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Greater Manchester’s deputy mayor for policing, crime, criminal justice and fire, Bev Hughes, said: “I’m pleased that Greater Manchester will receive more than £2.4 million from the Safer Streets Fund, which will be invested in tackling the issues that local people have told us are blighting their communities and making them feel unsafe.

“This is the fourth round of funding which has seen more than £4.2 million invested in Safer Streets initiatives across Greater Manchester since August 2020.

“This additional funding will allow us to build on this work in other parts of the city-region to deliver activity to reduce crime and anti-social behaviour and work with local people to strengthen neighbourhoods and keep them safe.”

Greater Manchester deputy mayor Baroness Beverley Hughes. Photo by Martin Rickett - Pool/Getty Images

Coun Luthfur Rahman, deputy leader of Manchester City Council, said: “Tackling crime and anti-social behaviour is a key priority for the council. Everyone should be able to live in peace and without the fear of intimidation or violence. That is why with our partners, we have made this successful bid for additional resources to tackle issues in Fallowfield.

“Collective action is the best way for us to transform communities and make them safe, prosperous and happy. I look forward to implementing new measures which can help us fulfil our goals.”

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Coun Helen Foster-Grime, cabinet member for communities and housing at Stockport Council, said: “The Safer Streets scheme focuses on bringing about improvements for local communities and this project in the town centre and Brinnington is aimed at improving the quality of life for people in our communities.

“Safeguarding our residents is a key priority for the council and this grant and the activities planned with it, will help make residents feel as safe as possible in their own neighbourhoods and surrounding areas.”

Coun Kevin Anderson, cabinet member for police, crime and civil contingencies at Wigan Council, said: “We are absolutely committed to tackling anti-social behaviour across our borough. To secure this funding is huge step and it will enable us to bring about real and visible change for residents.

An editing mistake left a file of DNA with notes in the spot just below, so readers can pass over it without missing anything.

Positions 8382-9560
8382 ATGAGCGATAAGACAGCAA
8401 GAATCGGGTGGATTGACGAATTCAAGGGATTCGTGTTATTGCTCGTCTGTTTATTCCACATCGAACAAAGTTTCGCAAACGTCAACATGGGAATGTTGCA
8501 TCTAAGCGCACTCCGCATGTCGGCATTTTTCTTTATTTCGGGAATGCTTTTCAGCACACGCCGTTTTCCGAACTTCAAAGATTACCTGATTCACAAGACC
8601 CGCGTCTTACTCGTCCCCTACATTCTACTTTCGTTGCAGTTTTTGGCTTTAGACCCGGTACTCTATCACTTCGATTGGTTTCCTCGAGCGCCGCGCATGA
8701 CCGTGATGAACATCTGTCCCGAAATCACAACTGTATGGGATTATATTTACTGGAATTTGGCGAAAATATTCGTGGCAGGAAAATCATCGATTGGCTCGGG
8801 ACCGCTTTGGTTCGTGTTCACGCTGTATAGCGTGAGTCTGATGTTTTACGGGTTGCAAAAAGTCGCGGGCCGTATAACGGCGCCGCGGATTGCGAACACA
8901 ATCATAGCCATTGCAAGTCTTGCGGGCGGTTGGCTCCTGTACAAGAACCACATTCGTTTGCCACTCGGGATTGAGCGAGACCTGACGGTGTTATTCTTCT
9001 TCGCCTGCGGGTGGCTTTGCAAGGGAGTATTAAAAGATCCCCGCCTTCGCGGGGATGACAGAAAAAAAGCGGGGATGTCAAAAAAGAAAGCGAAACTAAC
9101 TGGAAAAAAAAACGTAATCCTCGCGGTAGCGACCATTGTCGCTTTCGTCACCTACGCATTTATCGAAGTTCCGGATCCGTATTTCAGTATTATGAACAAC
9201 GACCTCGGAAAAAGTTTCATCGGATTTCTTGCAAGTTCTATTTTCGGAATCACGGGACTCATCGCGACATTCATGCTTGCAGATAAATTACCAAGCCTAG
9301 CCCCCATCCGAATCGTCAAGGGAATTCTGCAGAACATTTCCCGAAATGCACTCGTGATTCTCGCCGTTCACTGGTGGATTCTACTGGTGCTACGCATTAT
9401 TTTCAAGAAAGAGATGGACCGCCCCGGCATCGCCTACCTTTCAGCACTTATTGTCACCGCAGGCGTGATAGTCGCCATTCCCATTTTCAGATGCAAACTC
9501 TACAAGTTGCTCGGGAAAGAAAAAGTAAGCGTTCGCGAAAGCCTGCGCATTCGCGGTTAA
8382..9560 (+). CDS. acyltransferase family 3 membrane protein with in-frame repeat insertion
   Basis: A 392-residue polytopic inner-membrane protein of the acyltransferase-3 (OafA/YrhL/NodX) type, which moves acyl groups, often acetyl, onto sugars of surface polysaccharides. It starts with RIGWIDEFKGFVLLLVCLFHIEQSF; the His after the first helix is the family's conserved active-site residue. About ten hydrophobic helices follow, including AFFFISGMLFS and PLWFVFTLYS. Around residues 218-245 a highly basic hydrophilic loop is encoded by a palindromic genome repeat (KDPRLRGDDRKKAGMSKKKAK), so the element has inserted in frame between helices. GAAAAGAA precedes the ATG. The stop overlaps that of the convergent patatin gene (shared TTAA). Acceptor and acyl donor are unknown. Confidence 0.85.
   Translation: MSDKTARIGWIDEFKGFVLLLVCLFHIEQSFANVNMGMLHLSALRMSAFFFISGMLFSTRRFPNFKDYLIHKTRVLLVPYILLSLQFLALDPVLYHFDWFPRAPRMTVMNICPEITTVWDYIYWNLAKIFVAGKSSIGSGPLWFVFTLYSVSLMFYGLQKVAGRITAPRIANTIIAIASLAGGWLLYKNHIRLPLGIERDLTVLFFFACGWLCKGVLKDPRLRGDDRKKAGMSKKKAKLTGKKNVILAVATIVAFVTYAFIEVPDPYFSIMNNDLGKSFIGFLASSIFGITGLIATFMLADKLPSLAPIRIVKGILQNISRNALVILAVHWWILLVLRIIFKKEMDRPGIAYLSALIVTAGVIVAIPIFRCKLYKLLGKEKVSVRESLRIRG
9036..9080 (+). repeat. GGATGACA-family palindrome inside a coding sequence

“This wouldn’t have been possible without the contribution made by the Place and Community Safety Partnership and local councillors. We want residents to see that we are taking their concerns extremely seriously and are committed to working with them to ensure they feel safe and secure in the place they live.”

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What have active travel campaigners said?

WalkRide GM said the investment to help keep people safe on the move in Manchester was welcome but there was still more that could be done to deter crime against walkers and cyclists by making routes such as the Fallowfield Loop more accessible.

A spokesperson for the organisation said: ‘‘Walking or cycling after dark is a big worry for many due to personal safety concerns so we are pleased to see this funding.

“One of the biggest things that helps reduce crime is other people - so making walking and cycling routes that are high-quality, easily accessed and safe from vehicles so that they can become popular - is a key deterrent to crime.

“We hope that the funding for the Fallowfield loop continues to improve access and remove barriers so more people can use it – because there are still multiple access points that fail accessibility standards and prevent many people joining for no good reason.

“We support the principle that the best deterrent is to make our Bee Network routes safe, comfortable and direct; and thus so well used the crime is much harder; for there to be lighting, and for increased enforcement by police.

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“We support Greater Manchester’s active travel design guide which says lighting should be appropriate for the setting- eg low level bollard lighting, or solar powered LED surface studs.’’